Implementing the 5S Methods in a production area or business office has many benefits. Cost control is essential for businesses to survive and thrive today. Waste must also be minimized or eliminated. If the 5S steps are implemented correctly, they can help identify and reduce waste in any process. A well-organized work area will reduce excessive motion and time spent looking for the right tool. The 5S Methodology’s visual aspect is also extremely effective. It is much easier to find something missing or misplaced if everything has its place. Clean work areas help to draw attention to potential safety hazards or problems. Clean floors can help spot potential problems or prevent falls. A positive culture change can be achieved by encouraging employees to identify and fix problems. The 5S Lean Principles can be used as part of a Lean initiative, or as a standalone tool to reduce waste, improve quality and promote safety, and help drive continuous improvement.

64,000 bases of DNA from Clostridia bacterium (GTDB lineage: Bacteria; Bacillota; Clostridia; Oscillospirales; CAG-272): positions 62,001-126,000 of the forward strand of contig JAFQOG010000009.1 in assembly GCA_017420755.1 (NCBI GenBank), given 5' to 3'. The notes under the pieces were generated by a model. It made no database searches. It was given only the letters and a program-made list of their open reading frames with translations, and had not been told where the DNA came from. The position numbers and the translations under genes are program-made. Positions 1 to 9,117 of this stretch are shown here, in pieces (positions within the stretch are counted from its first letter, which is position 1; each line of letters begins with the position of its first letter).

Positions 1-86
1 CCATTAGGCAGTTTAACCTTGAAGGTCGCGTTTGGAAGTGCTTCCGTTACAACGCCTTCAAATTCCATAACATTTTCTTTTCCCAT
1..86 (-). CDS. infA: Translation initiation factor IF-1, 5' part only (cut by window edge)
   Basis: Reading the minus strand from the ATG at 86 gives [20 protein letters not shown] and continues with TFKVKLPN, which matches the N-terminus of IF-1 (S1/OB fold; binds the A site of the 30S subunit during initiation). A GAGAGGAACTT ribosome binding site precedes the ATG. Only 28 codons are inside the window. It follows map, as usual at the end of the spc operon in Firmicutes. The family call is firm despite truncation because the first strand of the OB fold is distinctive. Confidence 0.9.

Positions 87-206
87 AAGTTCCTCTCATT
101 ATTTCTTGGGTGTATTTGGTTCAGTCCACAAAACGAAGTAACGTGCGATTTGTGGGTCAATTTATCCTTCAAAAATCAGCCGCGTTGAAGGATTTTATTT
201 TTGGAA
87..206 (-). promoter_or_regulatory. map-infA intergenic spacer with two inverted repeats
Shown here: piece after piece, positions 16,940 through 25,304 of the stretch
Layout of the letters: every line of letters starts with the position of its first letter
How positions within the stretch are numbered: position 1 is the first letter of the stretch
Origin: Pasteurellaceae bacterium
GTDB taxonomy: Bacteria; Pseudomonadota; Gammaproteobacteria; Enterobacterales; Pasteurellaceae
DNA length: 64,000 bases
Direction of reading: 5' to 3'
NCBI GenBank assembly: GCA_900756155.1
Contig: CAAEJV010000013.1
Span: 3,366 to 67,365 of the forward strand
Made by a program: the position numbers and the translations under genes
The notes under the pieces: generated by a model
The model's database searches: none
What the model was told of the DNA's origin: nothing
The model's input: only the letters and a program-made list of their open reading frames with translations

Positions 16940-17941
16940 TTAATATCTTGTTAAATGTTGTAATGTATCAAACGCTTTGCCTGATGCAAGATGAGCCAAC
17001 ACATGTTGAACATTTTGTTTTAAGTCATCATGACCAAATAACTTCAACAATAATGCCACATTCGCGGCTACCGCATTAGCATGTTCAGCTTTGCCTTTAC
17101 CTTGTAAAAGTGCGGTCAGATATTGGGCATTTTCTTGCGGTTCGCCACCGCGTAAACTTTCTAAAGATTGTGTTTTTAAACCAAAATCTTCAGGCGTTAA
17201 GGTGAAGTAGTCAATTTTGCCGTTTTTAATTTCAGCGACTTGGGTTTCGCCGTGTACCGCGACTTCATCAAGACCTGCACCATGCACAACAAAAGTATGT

How to Implement 5S Process Improvement

What are the 5S Housekeeping Principles?
What are the 5S Housekeeping Principles?


Sorting is the first step of 5S. The team should sort through all items within the area, including bulk storage parts and tools. Each item should be reviewed and evaluated by the 5S leader. This will allow you to determine which items are necessary for the job to be done efficiently and effectively. It is important to tag and catalog the items that are essential for daily operations. You can also determine the frequency with which the item is used for the work. If the item is large, determine the appropriate amount to keep in the area. Then move any remaining items to storage. Overstock is one type of waste that should be eliminated in the 5S activities.